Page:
How to Use IndieGoGo to Fund Your Innovation
When Ian Gaffney and Samantha Abrams were looking to expand their upstate New York organic, raw, and vegan snack food company, they turned to an unlikely source for business advice: Gaffney's brother's rock band.
The band, the Makepeace Brothers, had just successfully paid for the recording of their latest album using IndieGoGo, the crowdfunding site that lets users raise money for projects—and that means anything from a rock album to an art projects to cancer research. Gaffney said the site, which now manages 22,000 campaigns across 159 countries, was a good fit for their small company, Emmy's Organics.
"We were kind of like, 'Wow, we have this big project we want to take on, we don't have the cash flow to do it.' We thought we would give this IndieGoGo a shot," he says.
Within a month, the campaign raised more than its $15,000 goal, giving Emmy's the capital to redesign its logo, create new packaging, and launch new branding.
IndieGoGo is attracting more and more entrepreneurs for its rate structure, which charges only 4 percent for successful campaign, while rival Kickstarter charges 5 percent. And unlike Kickstarter, users get to keep most of the money raised even if they don't reach the goal (with a 9 percent charge for unsuccessful campaigns).
Here's how to best use the service to fund your big innovation—and how to create a built-in fan base you can't get with traditional venture capital funding.
Using IndieGoGo to Fund Your Innovation: Be Strategic
Picking the appropriate length of time and monetary goal for your campaign is trickier and more scientific than most people think, founder and CEO Slava Rubin says. The key is to be pragmatic.
"No goal is too small, no goal is too big. It's whatever is realistic," he says.
The deadline for the fundraising has to be set for between one and 120 days, but, for whatever reason, the site sees the best results at campaigns that are about 60 or 70 days long, he says.
"You should be doing a campaign that you can be active for during the entire duration of the campaign," he says. "If you have lag time or down time in campaign, you will actually have negative results."
Emmy's was able to reach its goal quickly by focusing its campaign to just 30 days, and by being clear about exactly what the money would be used for, Gaffney says.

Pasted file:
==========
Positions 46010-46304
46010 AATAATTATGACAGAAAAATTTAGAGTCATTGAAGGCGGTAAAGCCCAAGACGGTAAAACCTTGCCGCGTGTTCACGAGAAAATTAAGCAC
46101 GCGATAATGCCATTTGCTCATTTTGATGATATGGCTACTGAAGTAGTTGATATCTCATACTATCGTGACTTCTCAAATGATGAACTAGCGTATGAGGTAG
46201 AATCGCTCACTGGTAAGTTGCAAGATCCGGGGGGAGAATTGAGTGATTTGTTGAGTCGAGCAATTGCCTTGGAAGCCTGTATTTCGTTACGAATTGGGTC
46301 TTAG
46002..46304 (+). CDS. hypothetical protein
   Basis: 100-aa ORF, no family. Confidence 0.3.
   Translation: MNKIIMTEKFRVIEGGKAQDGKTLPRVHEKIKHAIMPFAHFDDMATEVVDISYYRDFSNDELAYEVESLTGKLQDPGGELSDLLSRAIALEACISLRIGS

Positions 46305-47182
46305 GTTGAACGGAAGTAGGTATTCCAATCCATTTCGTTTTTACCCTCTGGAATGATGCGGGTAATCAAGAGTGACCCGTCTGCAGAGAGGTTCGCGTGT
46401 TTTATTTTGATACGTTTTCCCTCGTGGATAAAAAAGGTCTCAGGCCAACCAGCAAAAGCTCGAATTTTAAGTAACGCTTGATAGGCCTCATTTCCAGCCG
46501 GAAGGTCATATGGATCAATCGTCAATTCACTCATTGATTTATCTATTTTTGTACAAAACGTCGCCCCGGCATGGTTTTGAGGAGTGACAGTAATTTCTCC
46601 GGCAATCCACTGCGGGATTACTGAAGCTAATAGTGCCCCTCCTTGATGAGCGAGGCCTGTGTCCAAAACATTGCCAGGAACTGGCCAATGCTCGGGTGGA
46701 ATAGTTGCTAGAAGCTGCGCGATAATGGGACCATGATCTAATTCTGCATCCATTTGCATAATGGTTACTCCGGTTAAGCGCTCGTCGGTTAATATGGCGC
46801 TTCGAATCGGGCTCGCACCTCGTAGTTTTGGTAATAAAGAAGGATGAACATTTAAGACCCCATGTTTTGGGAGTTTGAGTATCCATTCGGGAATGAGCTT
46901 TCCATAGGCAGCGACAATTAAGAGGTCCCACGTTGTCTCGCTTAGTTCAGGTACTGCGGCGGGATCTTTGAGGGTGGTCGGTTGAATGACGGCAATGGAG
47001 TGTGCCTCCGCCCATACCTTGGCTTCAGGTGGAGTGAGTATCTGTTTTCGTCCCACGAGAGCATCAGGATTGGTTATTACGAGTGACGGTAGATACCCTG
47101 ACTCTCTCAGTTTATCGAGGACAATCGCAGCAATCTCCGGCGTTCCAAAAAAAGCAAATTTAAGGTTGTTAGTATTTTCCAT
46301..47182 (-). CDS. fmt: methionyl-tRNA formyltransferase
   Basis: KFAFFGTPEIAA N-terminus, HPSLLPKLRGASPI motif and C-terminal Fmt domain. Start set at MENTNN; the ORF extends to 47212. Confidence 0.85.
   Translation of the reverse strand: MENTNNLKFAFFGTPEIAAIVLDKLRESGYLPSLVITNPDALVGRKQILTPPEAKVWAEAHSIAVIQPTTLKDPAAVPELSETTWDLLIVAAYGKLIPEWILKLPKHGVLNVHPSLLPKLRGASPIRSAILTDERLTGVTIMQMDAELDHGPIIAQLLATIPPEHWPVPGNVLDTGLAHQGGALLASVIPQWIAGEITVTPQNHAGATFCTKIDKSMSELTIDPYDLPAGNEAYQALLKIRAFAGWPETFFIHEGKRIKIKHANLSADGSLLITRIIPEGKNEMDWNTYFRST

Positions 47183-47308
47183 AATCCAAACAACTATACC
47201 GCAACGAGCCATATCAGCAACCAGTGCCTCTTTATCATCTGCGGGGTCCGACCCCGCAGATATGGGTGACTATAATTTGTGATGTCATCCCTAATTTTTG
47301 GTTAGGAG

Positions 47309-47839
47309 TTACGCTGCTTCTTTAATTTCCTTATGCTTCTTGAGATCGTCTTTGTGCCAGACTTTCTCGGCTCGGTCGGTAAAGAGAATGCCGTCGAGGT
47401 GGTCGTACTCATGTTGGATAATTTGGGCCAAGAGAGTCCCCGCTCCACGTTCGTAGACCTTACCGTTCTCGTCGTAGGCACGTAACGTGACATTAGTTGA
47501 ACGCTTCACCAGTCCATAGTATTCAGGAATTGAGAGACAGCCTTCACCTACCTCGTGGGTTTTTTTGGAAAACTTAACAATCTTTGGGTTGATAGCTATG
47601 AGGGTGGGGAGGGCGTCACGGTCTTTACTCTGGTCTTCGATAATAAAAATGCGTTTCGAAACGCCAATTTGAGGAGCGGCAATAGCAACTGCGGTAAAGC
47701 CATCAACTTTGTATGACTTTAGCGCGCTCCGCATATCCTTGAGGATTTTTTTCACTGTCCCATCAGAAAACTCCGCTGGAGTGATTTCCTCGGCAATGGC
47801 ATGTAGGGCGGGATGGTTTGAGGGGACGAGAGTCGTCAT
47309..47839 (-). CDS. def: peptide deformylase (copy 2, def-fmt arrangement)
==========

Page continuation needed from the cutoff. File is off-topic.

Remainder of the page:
Barry Beagen, project director and leader of the Cornell team using IndieGoGo to fund construction of a school in South Africa, found worldwide supporters through the site. But Beagen recommends breaking your project up into smaller goals if you're unsure you will be able to fund the entire thing.
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Using IndieGoGo to Fund Your Innovation: Make a Good Video Pitch
When you're trying to sell people on your project, IndieGoGo can be a little like Internet dating, says Sally Hodgson, a producer who used the site for several projects including getting the film Sound It Out to SXSW this year.
"Once you put a face to a project, it gives people reassurance that there's somebody behind this that has the passion and the energy to make it," she says. "If you were going to go on an online dating site and didn't put a photo up, no one's going to contact you."
There's evidence to back that up: Rubin says campaigns with a video component raise 122 percent more money. The best videos are personal, tell a story, and explain why the money is needed and what you plan to do with the funds, he says. It should be more than just an ad or a trailer.
"People want to see you having fun with whatever you're manifesting," Gaffney says. "People want to be inspired by it."
You should also the site's Vimeo tools to tweak and update the video throughout the campaign. Brian Lamb, co-founder of Satarii, makers of the Star Accessory, a product that makes mobile cameras follow your every move, found this helpful when the project started to get press and other technical details changed.
"We were able to evolve our marketing materials essentially live as we progressed," he says.
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How to Use IndieGoGo to fund your Innovation: Choose Good Perks